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Comparative Study
, 12 (3), 272-82

Three-dimensional Kinematic Comparison of Treadmill and Overground Running

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Comparative Study

Three-dimensional Kinematic Comparison of Treadmill and Overground Running

Jonathan Sinclair et al. Sports Biomech.

Abstract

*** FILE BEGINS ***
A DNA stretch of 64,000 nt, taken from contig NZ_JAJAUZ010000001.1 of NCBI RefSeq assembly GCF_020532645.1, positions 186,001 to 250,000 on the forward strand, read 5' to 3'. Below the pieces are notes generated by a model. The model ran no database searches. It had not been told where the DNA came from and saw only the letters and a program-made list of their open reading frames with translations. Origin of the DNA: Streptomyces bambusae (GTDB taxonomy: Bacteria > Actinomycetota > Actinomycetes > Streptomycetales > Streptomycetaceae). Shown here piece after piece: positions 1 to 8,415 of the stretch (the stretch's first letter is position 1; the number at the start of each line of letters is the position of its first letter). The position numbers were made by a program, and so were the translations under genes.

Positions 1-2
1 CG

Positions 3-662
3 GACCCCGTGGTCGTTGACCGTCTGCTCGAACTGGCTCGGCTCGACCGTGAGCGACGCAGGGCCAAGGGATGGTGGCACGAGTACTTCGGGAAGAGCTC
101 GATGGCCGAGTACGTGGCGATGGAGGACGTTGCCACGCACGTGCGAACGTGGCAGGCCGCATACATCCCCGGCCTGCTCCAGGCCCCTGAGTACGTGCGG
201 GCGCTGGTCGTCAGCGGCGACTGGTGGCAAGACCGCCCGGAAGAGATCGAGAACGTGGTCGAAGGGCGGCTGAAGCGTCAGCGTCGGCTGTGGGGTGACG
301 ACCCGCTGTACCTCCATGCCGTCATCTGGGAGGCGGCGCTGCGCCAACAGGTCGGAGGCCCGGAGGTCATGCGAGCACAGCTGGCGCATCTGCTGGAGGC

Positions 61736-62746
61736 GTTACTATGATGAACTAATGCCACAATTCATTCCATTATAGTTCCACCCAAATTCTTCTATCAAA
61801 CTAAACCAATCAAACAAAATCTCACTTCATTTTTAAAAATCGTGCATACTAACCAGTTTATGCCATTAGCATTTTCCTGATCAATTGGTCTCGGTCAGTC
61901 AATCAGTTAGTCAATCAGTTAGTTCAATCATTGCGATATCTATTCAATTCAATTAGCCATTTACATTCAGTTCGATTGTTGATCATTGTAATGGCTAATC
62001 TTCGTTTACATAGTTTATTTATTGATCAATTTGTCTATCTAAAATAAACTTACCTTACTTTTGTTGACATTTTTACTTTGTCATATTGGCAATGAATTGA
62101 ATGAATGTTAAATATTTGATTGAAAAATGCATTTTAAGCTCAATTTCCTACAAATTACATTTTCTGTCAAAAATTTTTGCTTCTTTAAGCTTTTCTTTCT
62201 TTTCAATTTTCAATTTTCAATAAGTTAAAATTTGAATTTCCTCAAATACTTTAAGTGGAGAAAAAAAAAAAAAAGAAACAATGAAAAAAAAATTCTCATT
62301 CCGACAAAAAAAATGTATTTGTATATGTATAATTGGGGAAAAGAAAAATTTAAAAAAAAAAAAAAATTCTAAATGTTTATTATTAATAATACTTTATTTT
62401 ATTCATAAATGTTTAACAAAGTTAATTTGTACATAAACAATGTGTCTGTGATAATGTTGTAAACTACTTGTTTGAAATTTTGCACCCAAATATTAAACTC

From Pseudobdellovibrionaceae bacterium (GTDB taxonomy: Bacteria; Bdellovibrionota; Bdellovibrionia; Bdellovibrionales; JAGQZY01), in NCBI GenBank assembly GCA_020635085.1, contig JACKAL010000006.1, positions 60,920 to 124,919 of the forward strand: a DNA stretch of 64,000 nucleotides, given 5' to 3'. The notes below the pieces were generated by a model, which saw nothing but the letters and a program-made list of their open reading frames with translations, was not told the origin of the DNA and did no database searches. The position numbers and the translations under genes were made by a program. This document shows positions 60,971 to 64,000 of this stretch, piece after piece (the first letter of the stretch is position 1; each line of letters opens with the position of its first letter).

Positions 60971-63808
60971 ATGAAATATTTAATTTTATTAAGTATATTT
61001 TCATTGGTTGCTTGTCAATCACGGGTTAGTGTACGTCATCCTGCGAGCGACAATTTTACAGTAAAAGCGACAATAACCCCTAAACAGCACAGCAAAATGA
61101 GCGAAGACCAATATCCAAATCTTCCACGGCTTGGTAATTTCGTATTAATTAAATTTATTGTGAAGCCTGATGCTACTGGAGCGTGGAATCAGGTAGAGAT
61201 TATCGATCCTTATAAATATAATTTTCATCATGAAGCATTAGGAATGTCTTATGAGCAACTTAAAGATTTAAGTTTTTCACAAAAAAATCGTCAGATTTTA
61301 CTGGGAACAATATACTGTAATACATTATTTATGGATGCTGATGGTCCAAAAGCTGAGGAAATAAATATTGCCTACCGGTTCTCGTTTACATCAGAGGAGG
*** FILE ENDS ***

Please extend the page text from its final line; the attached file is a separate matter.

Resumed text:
The treadmill is an attractive device for the investigation of human locomotion, yet the extent to which lower limb kinematics differ from overground running remains a controversial topic. This study aimed to provide an extensive three-dimensional kinematic comparison of the lower extremities during overground and treadmill running. Twelve participants ran at 4.0 m/s (+/- 5%) in both treadmill and overground conditions. Angular kinematic parameters of the lower extremities during the stance phase were collected at 250 Hz using an eight-camera motion analysis system. Hip, knee, and ankle joint kinematics were quantified in the sagittal, coronal, and transverse planes, and contrasted using paired t-tests. Of the analysed parameters hip flexion at footstrike and ankle excursion to peak angle were found to be significantly reduced during treadmill running by 12 degrees (p = 0.001) and 6.6 degrees (p = 0.010), respectively. Treadmill running was found to be associated with significantly greater peak ankle eversion (by 6.3 degrees, p = 0.006). It was concluded that the mechanics of treadmill running cannot be generalized to overground running.

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